Dharma As Medicine

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Sunday Lecture, children's talk: good medicine (cabin) anything remarkable, beautiful, unique, like a gift from nature that anyone was able to see or feel; in quiet you are able to see things others are not able to see; up to your armpits in quick mud, must break the suction to get out; root of medicine - medicees - to look, to cure, to heal (to make whole) - same root as meditation; monks and nuns had four requisites required for health: robes, food, lodging and medicine

AI Summary: 



I vow to taste the truth of the Tathagata's words. Good morning. Good morning. Well, I'm very happy to see all the young people this morning. This is our monthly young people's lecture. So the first part of the lecture will be devoted to the children in the front. And are there any children in the back who would like to just come up and can't see very well? If you want to, there's places you can snuggle in. After the talk this morning, you're going to go down to the garden. And Wendy and Matt are going to do a special project with you down there. Could you turn this down a little bit? And you're going to be planting a special house.


How many of you know about this special house? Some of you have worked on it before. And this is a house like no one has ever seen before. This is a house that will be made of flowers, growing flowers. And I wanted to tell you about another special house that two young boys made many years ago in the woods. They called it their good medicine cabin. And these two boys were about eight years old. And one was named Tom and one was named Rick. And this is a true story. And they met each other in the woods when they were both searching for fossils down by the stream bed. They didn't know each other, but they were both looking for fossils. And they found that the other person was looking for fossils too. And they started talking and they talked and talked and talked the whole day.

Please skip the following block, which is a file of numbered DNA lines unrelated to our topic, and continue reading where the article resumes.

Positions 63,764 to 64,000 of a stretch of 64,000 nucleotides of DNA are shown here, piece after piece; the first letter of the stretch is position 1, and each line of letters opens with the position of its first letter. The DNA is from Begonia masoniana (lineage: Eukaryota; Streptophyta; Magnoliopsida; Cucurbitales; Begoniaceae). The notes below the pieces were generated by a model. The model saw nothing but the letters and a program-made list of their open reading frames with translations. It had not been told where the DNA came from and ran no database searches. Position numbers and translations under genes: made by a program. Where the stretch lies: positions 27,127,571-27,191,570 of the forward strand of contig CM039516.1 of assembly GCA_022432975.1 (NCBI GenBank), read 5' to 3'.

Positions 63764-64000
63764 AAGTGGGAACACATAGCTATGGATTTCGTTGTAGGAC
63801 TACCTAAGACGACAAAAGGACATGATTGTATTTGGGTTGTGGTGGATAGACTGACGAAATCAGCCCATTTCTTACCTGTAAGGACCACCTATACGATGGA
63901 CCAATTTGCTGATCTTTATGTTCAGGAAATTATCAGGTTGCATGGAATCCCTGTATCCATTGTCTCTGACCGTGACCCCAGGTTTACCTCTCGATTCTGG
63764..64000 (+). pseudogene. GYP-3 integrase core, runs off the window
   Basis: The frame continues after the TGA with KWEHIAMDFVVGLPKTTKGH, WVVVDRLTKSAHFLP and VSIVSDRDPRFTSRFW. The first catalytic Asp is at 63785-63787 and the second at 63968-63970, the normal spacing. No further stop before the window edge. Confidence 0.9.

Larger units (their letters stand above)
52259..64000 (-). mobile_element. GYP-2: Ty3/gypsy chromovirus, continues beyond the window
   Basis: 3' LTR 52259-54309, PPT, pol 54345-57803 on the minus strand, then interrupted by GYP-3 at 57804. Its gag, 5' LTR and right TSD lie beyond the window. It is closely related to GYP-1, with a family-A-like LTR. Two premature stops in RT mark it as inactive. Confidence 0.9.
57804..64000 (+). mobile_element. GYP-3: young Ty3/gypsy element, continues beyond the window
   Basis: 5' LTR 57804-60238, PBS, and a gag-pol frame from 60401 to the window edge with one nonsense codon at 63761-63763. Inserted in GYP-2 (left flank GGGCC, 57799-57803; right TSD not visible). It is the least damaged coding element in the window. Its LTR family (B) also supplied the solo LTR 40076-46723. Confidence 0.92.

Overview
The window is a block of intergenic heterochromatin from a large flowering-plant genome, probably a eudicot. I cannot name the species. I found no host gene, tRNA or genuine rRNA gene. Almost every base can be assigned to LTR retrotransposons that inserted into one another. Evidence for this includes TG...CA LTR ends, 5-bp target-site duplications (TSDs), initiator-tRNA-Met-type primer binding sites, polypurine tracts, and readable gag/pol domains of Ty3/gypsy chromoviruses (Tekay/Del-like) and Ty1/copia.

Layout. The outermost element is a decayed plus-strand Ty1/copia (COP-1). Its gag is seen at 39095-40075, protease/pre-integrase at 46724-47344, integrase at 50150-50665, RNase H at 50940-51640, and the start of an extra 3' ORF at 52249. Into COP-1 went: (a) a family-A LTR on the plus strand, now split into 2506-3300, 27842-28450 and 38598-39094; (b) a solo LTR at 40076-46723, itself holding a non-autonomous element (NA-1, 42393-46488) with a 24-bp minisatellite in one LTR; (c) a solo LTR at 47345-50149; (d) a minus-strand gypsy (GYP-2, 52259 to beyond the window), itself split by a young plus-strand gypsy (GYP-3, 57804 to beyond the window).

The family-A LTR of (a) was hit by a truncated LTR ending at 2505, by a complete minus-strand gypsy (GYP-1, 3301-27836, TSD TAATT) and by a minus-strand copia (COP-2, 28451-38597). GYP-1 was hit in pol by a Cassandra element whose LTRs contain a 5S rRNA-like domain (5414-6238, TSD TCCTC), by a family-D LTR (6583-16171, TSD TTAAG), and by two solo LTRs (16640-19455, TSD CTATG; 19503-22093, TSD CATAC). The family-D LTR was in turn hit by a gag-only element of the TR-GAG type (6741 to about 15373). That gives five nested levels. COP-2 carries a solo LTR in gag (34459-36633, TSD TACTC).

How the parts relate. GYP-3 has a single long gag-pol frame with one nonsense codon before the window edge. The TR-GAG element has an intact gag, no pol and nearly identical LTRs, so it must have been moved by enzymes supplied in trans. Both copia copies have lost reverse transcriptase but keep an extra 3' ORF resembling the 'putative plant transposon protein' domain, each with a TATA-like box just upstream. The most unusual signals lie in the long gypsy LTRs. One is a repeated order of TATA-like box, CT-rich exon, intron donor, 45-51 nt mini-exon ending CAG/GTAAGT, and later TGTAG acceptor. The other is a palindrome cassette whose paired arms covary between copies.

And by the end of the day, they were best friends and would play in the woods together all the time. And Rick's grandfather was an Apache Native American from the Apache tribe. And his name was Stalking Wolf. And Stalking Wolf became Tom and Rick's teacher. But he was a very interesting kind of teacher because he never told them anything. He never gave them any answers to their questions. And they had so many questions about nature and animals and the weather and the woods. But he never gave them any answers. He would just give them more questions. He would ask them questions and then they'd set off to try to answer it themselves. And that's how they learned from him. And they learned by their own experience. So when they built their cabin, their good medicine cabin, they chose a spot where something very special happened.


They were sitting under a tree one day on a summer day like today. And they heard this enormous flapping sound. And they looked up in the tree and there was a huge eagle that had landed in the branches. Big, giant bird, about 50 pounds, they said, of feathers and life. And they looked up and they just stared at it. And then the bird took off. And he said it was as if he would grab the sun in his talons and fly away with it. And the two of them were, they just were speechless. And they knew that something very special had happened, that they had been able to see this eagle. And Stalking Wolf, the grandfather, called this kind of thing good medicine. Good medicine was anything that was really remarkable and unique and beautiful, like a gift from nature that one was able to see or feel.